When first looking up how to use certain Linux commands, I remember feeling overwhelmed and confused by all the different descriptions, syntaxes, and examples provided; after all the reading, I would still be uncertain of how to properly use the command which resulted in a lot of trial & error.
Now that some basic commands have been covered, we can dive into some of their common options. Options are a type of argument you can add to a command that changes the behavior of that command. This could be a wide range of things: altering the output, changing which files you’d like to use, executing a dry run, and so on.
I remember when I was first starting out with Linux - I would only look up instructions on how to do specific tasks. I didn’t invest much time at all trying to gain any foundational understanding. However, after reading enough material, I began to recognize the same commands over and over. At this point, I decided to research the most common Linux commands to gain familiarity with them; this way, I didn’t have to look them up every time I read an article which resulted in a dozen browser tabs. It’s been over a decade since then and, now, it is time for me to contribute my own beginners version.
It’s said that everything on a computer is either a file or process. In a strictly binary way, all computer data is just a combination of 1s and 0s; therefore, files are simply data that’s stored, typically on the hard disk or in memory (RAM), while processes are the manipulation of that data - usually in the CPU. Here, we’ll be reviewing different ways to view those files on a Linux system.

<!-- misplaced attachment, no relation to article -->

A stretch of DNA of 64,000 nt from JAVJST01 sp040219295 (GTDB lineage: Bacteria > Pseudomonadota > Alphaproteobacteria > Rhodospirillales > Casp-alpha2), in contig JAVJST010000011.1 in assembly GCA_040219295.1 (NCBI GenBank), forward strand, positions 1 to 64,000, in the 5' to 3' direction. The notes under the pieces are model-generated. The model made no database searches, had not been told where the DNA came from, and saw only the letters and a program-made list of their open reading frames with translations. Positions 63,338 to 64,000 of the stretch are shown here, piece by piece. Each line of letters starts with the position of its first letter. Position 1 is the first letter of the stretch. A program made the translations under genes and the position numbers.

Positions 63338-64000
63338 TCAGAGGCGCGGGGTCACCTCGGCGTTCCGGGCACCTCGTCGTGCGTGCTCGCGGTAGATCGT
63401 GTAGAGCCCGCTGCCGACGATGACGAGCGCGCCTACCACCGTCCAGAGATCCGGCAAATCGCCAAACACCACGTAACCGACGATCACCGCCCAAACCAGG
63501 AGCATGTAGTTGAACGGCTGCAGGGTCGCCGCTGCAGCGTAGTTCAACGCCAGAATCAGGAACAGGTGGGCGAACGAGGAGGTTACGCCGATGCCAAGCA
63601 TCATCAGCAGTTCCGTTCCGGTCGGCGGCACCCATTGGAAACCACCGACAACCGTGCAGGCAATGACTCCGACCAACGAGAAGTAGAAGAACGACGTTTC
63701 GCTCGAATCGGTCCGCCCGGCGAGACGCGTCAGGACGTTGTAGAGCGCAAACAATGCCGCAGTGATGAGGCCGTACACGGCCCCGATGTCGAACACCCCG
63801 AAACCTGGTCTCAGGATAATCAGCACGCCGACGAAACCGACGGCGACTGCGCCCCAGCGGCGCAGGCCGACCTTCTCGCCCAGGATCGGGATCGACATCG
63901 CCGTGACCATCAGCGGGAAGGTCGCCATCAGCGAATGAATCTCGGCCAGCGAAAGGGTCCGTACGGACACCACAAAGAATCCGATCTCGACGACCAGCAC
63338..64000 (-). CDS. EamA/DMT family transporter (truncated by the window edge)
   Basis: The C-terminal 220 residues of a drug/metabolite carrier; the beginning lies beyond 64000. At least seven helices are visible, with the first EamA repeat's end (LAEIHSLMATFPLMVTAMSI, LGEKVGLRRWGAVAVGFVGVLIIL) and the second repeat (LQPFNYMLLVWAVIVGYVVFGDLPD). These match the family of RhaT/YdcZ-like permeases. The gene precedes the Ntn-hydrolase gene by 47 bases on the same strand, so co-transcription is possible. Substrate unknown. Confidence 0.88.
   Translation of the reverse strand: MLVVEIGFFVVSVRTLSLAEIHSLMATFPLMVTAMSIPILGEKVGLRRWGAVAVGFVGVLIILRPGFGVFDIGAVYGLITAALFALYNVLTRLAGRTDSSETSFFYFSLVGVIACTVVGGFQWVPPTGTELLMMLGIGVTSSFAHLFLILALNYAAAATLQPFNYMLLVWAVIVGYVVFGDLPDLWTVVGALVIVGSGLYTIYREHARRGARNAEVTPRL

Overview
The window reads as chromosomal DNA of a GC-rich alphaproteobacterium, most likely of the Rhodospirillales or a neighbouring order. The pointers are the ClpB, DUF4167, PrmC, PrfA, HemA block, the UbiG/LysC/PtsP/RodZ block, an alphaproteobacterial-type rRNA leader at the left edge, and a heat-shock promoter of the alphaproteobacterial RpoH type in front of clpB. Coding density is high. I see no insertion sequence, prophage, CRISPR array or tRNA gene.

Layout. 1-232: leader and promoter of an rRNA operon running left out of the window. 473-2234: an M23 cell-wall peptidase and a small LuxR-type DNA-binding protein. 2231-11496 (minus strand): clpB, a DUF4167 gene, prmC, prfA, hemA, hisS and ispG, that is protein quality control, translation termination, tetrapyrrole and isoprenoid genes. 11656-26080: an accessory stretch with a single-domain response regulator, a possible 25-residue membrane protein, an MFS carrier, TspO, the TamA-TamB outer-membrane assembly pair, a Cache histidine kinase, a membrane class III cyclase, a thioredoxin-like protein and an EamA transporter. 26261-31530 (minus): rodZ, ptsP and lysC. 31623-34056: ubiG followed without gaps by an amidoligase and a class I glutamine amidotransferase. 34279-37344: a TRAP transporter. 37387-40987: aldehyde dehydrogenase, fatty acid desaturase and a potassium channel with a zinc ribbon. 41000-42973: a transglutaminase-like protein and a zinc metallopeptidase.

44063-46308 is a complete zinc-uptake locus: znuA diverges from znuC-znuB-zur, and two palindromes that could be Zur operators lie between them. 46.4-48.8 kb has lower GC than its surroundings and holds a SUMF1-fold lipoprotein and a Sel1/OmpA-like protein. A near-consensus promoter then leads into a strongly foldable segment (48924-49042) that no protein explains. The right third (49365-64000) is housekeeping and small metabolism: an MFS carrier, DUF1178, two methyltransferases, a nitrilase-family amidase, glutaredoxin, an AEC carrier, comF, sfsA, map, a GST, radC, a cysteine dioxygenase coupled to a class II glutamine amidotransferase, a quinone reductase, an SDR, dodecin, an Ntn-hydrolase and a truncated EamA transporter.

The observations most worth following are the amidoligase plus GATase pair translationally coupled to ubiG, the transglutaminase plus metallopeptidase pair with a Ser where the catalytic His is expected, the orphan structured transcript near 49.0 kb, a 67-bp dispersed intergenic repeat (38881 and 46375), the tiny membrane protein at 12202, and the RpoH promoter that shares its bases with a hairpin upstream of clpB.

Permissions are one of the first lines of defense when securing a Linux system. From my days as a LAMP-stack admin at a web host, I remember frequently explaining different PHP handlers to customers - both their security implications and trade offs. The security consideration was largely due to system permissions.
On Linux systems, there are an astounding amount of plain text configuration files that determine how the system and various services behave. As such, it’s important to know how to create and edit them. When I was first starting out, I used nano because it was familiar and simple to pick up; although, while many people use nano, I now prefer Vim. Vim is arguably more difficult to learn because it’s not intuitive; however, once you get used to it, I believe it has a lot of useful functionality to offer.
Chances are, you’re not running Linux on your laptop or desktop. As such, if you have Linux servers to manage, you’ll need a Linux terminal emulator installed so you can SSH into those hosts. I’ve used many terminals in the past - Below are a few that I’d like to expand on so you might try them out yourself and determine which one you prefer.
In this post, we’ll be covering one of the first things any systems admin needs to know how to do: modify user accounts. User accounts are necessary to interact with an operating system; so, it’s important to understand the basic actions surrounding them. User accounts aren’t just for logging on either, it can be for various system processes as well. Additionally, they act as a primary security measure to prevent malicious access.
If you had to talk to several people all over the country, it would be inconvenient to physically be there for each conversation; instead, you might call them - much more practical. The same goes for servers. If you have many servers, it wouldn’t make sense to log in to each of them locally - You would need to physically be there with all the peripherals. So, what alternative do you have?
Do you remember the Windows BSOD (Blue Screen Of Death) errors? I do. Now, while I don’t recall the exact date, I do remember why I installed Linux the first time. I was reading through a forum post, researching yet another Windows BSOD error. Sarcastically, someone posted that the solution was to remove Windows entirely and install Linux. The comment wasn’t serious; nevertheless, I was curious…